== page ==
The water rose over one step and then another.
Gabriela Class watched with her mother and 10-year-old son, who she lives with in a trailer in the Twin City Manufactured Home Community off Gandy Boulevard, as Tropical Storm Eta rolled over Tampa Bay. By 11:30 p.m. Wednesday, storm surge had forced water over the front steps of their home, and it lapped just below the door.
Class, 28, thought about why she’d moved to Florida from Pennsylvania last December. She was tired of the snow. But it occurred to her, as an unusual November tropical storm bore down on Tampa Bay, that you can’t shovel water.
“I just wanted to get anywhere safe,” she said.
Eta brought storm surge that ravaged coast lines, flooded roads and gushed into homes and garages, and downpours that leaked through ceilings and saturated backyards. Tampa Bay pooled over Tampa’s Bayshore Boulevard. Across the street from Class, a woman watched from her mattress as water rose as high as her bed. Residents of Oldsmar and St. Petersburg’s Shore Acres neighborhood watched nervously as water creeped up into their yards.
“The storm wasn’t that bad. It was just the water,” said Oldsmar resident Leland Holland. “It just kept coming.”
Like many Tampa Bay area residents, the force of Eta caught him off guard. The flooding stopped four inches shy of entering his home.
His neighbor wasn’t as lucky. Troy Schlitz has lived in the neighborhood for 20 years, but was out of the state when Eta hit. When Holland checked on the house Thursday morning, five inches of water covered the living room floor of the split-level home.
It was a similar scene in Shore Acres on Thursday. Jeeps and pick-up trucks inched through calf-deep water in the roads, and water lines stained garage doors.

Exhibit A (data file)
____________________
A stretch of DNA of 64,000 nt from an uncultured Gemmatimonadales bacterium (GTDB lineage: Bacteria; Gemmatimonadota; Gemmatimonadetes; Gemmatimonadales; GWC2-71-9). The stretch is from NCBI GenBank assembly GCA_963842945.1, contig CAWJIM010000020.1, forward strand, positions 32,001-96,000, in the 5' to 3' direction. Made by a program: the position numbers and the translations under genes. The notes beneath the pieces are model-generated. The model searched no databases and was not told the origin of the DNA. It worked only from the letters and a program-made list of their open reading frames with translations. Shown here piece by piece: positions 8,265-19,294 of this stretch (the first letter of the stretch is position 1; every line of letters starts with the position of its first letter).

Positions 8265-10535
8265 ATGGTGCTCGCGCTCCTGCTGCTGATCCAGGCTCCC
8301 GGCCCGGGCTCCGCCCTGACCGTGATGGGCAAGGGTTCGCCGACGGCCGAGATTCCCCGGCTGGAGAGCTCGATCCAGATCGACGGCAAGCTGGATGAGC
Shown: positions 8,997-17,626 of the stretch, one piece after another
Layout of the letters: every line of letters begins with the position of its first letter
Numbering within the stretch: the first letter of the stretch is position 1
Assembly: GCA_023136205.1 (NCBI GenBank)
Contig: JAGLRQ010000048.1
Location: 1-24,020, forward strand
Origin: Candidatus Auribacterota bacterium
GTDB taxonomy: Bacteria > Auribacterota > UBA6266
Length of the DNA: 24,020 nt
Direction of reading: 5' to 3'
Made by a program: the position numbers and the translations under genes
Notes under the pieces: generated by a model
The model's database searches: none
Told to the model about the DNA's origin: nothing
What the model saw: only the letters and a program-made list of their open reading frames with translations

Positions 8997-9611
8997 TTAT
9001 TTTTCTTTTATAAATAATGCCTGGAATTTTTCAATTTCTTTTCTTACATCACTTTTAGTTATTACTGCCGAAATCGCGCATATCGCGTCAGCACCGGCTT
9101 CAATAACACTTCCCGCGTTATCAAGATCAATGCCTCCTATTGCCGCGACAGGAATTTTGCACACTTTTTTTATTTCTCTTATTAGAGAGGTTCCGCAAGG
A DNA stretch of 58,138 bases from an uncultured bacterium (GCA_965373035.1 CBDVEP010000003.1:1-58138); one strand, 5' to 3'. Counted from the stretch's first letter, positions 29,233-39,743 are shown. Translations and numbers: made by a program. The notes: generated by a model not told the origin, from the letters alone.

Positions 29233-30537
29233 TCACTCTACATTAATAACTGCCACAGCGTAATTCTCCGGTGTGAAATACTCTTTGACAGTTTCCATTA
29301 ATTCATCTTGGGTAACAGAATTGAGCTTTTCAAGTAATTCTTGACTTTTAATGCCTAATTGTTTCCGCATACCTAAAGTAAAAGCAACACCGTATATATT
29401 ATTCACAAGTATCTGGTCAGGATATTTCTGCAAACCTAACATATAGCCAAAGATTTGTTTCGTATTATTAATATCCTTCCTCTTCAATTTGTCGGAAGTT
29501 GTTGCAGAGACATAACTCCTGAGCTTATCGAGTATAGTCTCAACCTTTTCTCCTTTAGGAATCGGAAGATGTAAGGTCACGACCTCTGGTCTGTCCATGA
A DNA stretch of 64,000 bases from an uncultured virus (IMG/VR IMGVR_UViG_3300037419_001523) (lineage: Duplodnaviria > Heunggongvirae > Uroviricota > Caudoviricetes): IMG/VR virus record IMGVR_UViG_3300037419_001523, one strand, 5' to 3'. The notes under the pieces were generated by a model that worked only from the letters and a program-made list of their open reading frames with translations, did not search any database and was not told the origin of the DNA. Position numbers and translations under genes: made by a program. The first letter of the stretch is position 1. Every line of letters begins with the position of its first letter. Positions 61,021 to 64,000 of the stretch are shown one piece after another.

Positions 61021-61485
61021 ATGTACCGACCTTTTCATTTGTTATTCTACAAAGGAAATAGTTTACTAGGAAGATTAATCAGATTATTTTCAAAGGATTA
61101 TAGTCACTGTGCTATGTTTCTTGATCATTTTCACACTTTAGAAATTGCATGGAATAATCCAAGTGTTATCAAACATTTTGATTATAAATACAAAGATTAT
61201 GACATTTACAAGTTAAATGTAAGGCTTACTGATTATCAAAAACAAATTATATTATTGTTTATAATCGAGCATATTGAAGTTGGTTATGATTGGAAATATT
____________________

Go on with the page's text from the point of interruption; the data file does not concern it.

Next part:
By the morning, flooding had receded from Dennis McLaughlin’s front yard, adorned with a “SLOW NO WAKE ZONE" sign. But overnight, it was so deep he took a paddle board down his street.
“If it ever floods, that’s the fun part,” he said.
Several streets away, Steve and Bridget Halle assessed the damage in their home and garage. The water started gushing in from the back patio about 10:30 p.m. They rushed to pick up their belongings from the floor. Their sons tossed schoolwork on top of their loft beds. An attempt to sop up the water with towels was futile as five inches of water in total filled their home.
“Day by day, we’ll clean it up,” said Bridget Halle, who was grateful Thursday they’d chosen wood-look tile, instead of actual wood, to outfit their home.
Flooding got so bad in some areas that police and firefighters evacuated people on boats and in Humvees. On the beaches, Pinellas deputies rescued 33 from the harrowing conditions. Tampa police bailed out about a dozen drivers who attempted to navigate Bayshore.
And in Class' neighborhood, St. Petersburg firefighters responded to a collapsed building only to discover chest-deep water in the mobile home park, sparking rescues of 23 people, said Lt. Steven Lawrence.
Class, her son Jayden, and her mother, Sylvia Monserrate, 54, were among them. Soon after the water had risen over their steps, they heard a knock on the door. They opened it to find a fire rescue worker in an aluminum boat, asking if they wanted to go to a shelter.
“I said, ‘Let’s get to safety,'” Class said.
They packed up clothes, food and drinks. Jayden, a fourth-grader at Sawgrass Lake Elementary, grabbed the book he was reading for school: Dog Man: For Whom the Ball Rolls. Then they hopped in, snapping photos and video as the firefighter navigated to the front of the park, where Monserrate had parked her Hummer. It was the family’s first time in a boat.
They decided to stay the night a friend’s house instead of a crowded shelter. Class awoke early Thursday, ready to clean up the water damage.
But when they returned, the inside was dry. The water stayed just below their front door, saving the home. Class credits her father, who had recently raised the mobile home three and a half feet.
“Thank God,” she said.
Staff writers Caitlin Johnston, Douglas R. Clifford, Josh Fiallo and Dennis Joyce contributed to this report.
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2020 Tampa Bay Times Hurricane Guide
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